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The promised change in Guatemala is nowhere to be seen

Two years on, the government of Jimmy Morales is much discussed for its lack of direction and corruption is still present in the political scene. Español

Jimmy Morales, current president of Guatemala. Image: Nueva Sociedad. All rights reserved.

Two years ago, Jimmy Morales’s accession to the Presidency of Guatemala reloaded the voters’ hopes in the fight against corruption and the purging of the traditional political system.

The new president was not a politician. He had campaigned under the slogan "neither corrupt, nor thief", and had captured the vote of the citizens who were fed up with things-as-usual.

But his naivety and lack of political and public management experience soon surfaced, revealing his inability to bring together different sectors of society and carry out much needed reforms of the State apparatus.

The new president was not a politician. He had campaigned under the slogan "neither corrupt, nor thief".

He let himself be guided by the dark powers that be and withdrew himself from the fight against corruption to save his and his family’s neck.

The campaign

Although Morales was a newcomer in politics, this was not the first time he had tried to come to power. He had already run for mayor of Mixco, one of the closest municipalities to Guatemala City’s urban area. He finally made it in 2015, with the help of the National Convergence Front (FCN) - a fairly new party founded by army veterans.

His previous occupation was in entertainment. He achieved popularity as host of his own TV program Moralejas. His victory owed to this background but also to the "punishment" that the population inflicted on the traditional political class – especially because his predecessors, Otto Pérez Molina and Roxana Baldetti, had been accused of being part of a number of parallel structures designed to loot State funds for their private benefit.

During the campaign, the former comedian promised that he would work to guarantee access to education and the supply of medical drugs, to support micro-entrepreneurs, and to fight corruption.

Two years on, Morales's role has been, at best, a passive one. His agenda consists of attending events, signing conventions, opening small road projects, and giving speeches. His activity as president is reminiscent of his political campaign: visiting, greeting and getting pictures taken.

 “Newcomers”

In his first year as president, Morales made several blunders. Right at the start, he failed to make sure that all of his cabinet members were honourable persons.

Even though most of them were experienced professionals with long standing careers behind them, he was severely criticized for the fact that the then Minister of Communications, Sherry Ordoñez, had outstanding tax debts.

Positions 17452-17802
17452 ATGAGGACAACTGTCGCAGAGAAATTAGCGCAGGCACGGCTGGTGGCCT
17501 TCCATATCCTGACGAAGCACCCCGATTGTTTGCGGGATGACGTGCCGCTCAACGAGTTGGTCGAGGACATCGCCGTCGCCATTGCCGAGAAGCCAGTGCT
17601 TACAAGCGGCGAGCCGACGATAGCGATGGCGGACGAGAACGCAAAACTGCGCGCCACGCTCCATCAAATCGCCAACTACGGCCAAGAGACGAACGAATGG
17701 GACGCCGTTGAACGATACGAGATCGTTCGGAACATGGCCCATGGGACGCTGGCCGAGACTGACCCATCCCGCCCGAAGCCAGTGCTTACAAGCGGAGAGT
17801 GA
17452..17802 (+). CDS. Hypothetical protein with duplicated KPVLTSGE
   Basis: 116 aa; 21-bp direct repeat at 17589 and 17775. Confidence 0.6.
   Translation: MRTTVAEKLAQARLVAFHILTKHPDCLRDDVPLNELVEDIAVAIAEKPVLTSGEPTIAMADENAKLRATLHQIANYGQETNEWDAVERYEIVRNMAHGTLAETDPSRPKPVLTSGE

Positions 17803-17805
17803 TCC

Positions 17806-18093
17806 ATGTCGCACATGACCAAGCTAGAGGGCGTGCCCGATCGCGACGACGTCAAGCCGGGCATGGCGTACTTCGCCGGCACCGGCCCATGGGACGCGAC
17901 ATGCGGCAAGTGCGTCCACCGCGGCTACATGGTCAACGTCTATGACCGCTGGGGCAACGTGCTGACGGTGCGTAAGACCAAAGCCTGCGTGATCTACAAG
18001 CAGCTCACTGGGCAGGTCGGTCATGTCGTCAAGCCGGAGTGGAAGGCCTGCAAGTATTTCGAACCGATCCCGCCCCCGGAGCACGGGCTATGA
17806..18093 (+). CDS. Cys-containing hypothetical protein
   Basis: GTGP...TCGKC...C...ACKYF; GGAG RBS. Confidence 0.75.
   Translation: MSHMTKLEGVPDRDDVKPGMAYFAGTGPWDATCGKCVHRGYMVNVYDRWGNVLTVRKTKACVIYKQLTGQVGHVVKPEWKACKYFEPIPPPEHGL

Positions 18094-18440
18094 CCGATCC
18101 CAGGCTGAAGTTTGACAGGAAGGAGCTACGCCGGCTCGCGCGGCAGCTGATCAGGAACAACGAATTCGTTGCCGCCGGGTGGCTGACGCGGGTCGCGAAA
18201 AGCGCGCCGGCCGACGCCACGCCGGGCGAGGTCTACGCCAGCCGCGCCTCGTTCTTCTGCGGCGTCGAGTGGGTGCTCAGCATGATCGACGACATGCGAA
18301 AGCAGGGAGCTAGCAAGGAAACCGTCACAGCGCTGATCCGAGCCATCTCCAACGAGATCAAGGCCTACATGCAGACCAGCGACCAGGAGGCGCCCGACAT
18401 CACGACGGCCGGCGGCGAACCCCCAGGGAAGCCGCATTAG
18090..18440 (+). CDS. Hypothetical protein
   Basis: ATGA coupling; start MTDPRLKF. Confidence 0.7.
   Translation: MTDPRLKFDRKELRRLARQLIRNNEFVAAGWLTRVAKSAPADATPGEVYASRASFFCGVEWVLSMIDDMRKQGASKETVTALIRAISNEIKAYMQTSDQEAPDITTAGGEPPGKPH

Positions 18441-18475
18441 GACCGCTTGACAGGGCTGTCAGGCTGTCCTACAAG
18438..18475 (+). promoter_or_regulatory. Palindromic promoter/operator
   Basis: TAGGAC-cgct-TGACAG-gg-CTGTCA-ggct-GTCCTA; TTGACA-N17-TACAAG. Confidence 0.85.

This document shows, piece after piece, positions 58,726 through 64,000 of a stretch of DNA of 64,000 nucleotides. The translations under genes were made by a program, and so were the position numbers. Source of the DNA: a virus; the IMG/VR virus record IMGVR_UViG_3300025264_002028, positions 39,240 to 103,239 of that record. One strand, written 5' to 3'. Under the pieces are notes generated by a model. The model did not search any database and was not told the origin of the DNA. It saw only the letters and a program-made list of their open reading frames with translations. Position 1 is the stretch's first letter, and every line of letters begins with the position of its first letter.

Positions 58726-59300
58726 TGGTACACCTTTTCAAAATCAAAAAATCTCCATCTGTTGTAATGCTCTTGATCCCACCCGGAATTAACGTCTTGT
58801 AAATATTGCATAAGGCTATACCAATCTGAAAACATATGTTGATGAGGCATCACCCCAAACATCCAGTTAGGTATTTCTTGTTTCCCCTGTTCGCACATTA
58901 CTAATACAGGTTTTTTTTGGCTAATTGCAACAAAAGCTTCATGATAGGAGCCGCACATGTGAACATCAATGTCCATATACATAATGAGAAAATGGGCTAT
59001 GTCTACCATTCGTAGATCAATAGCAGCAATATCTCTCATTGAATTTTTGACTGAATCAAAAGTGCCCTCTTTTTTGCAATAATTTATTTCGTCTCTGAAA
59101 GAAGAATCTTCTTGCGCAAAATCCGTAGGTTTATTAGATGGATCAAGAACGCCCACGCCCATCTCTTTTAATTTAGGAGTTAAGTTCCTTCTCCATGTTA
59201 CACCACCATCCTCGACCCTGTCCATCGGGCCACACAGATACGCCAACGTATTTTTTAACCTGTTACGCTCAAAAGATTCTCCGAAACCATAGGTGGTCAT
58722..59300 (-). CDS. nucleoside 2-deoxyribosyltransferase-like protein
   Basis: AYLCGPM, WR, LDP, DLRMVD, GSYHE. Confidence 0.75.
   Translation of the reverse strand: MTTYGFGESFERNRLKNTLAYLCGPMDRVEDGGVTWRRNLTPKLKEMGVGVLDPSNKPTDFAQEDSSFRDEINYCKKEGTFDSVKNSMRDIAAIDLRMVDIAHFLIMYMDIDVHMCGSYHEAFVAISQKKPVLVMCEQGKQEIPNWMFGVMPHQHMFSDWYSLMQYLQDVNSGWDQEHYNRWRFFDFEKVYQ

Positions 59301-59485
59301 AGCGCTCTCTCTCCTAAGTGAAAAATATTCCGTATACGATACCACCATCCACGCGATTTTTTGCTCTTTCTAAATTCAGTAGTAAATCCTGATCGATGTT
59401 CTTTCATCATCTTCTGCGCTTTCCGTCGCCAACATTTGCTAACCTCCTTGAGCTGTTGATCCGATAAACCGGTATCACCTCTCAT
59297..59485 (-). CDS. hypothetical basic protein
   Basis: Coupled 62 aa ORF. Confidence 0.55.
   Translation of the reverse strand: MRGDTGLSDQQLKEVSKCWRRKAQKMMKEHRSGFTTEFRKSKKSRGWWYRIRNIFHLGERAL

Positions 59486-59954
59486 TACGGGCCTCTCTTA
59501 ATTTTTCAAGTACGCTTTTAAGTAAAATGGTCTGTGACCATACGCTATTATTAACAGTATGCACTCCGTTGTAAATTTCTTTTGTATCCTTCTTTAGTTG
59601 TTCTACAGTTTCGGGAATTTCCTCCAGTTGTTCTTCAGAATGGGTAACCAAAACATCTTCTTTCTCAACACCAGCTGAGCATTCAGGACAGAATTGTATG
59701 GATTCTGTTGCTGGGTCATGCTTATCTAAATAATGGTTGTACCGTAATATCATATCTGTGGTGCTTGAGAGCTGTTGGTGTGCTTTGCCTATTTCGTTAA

She resigned a month later. Another mistake Morales made was to accept donations of medical supplies, including expired medications, and have them distributed to health centers throughout the country.

Meanwhile, the FCN members of Congress had to keep to their benches as they did not get to fill any of the Parliament’s Bureau posts and not even any parliamentary committee chair.

Javier Hernández, the party whip, had an "ace" up his sleeve, which was to accept turncoats into the FCN ranks so as to increase the party’s weight in Parliament. But this proved to be a setback for the President, as it became difficult for him to keep on flying the flag for change while his party welcomed politicians suspected of corruption.

By mid-2016, the Commission against Impunity in Guatemala (CICIG) and the Attorney General’s Office indicated that José Manuel and Sammy Morales, the President’s son and older brother, had committed fraud by issuing invoices which were used to simulate food purchases from the State, duly endorsed by the General Property Registry (RGP). On this he clashed for the first time with the Attorney’s Office and the Commission, with both of which he had maintained until then an open dialogue.

Morales also championed constitutional reform so as to strengthen the judiciary, but the changes he proposed were not welcome in some political and business sectors, whose opposition was echoed in Congress. Little by little, the reform proposal was dropped from the legislative agenda and the issue was forgotten.

If you can’t beat them, join them

By the beginning of the second year, the government party managed to win the chair of the main parliamentary committees: the Finance and Currency Committees (which are instrumental for the definition of the budget). Yet, the government experienced several additional setbacks in 2017.

Morales was keeping to its commitment not to intervene in favour of his relatives in the #PropertyRegistrationBooty case, but very soon the CICIG and the Attorney’s Office pushed him into choosing sides between the social sectors demanding justice and other sectors interested in keeping things the way they are.

The president did not imagine that being Secretary General of the FCN would entail legal consequences – criminal, in fact - for him. The ruling party was accused, along with others, of illicit electoral financing for failing to make clear where more than 585.000 US dollars, which were spent during the 2015 campaign, came from.